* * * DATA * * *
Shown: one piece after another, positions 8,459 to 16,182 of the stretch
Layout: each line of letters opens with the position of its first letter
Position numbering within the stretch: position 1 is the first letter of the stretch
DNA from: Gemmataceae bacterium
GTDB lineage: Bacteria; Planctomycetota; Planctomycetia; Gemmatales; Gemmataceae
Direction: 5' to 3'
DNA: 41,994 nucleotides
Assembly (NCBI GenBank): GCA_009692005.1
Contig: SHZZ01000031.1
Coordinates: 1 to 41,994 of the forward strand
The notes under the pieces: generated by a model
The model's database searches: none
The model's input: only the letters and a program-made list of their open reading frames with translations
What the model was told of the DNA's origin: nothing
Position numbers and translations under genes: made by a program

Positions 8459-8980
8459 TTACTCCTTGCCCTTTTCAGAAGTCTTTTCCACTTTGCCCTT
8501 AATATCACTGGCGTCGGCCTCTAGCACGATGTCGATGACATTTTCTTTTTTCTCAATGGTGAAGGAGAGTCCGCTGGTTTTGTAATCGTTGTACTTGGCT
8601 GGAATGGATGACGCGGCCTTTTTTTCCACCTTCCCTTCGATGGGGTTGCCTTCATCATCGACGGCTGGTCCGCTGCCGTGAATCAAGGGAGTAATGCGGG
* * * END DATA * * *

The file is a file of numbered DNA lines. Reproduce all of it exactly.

Shown: one piece after another, positions 8,459 to 16,182 of the stretch
Layout: each line of letters opens with the position of its first letter
Position numbering within the stretch: position 1 is the first letter of the stretch
DNA from: Gemmataceae bacterium
GTDB lineage: Bacteria; Planctomycetota; Planctomycetia; Gemmatales; Gemmataceae
Direction: 5' to 3'
DNA: 41,994 nucleotides
Assembly (NCBI GenBank): GCA_009692005.1
Contig: SHZZ01000031.1
Coordinates: 1 to 41,994 of the forward strand
The notes under the pieces: generated by a model
The model's database searches: none
The model's input: only the letters and a program-made list of their open reading frames with translations
What the model was told of the DNA's origin: nothing
Position numbers and translations under genes: made by a program

Positions 8459-8980
8459 TTACTCCTTGCCCTTTTCAGAAGTCTTTTCCACTTTGCCCTT
8501 AATATCACTGGCGTCGGCCTCTAGCACGATGTCGATGACATTTTCTTTTTTCTCAATGGTGAAGGAGAGTCCGCTGGTTTTGTAATCGTTGTACTTGGCT
8601 GGAATGGATGACGCGGCCTTTTTTTCCACCTTCCCTTCGATGGGGTTGCCTTCATCATCGACGGCTGGTCCGCTGCCGTGAATCAAGGGAGTAATGCGGG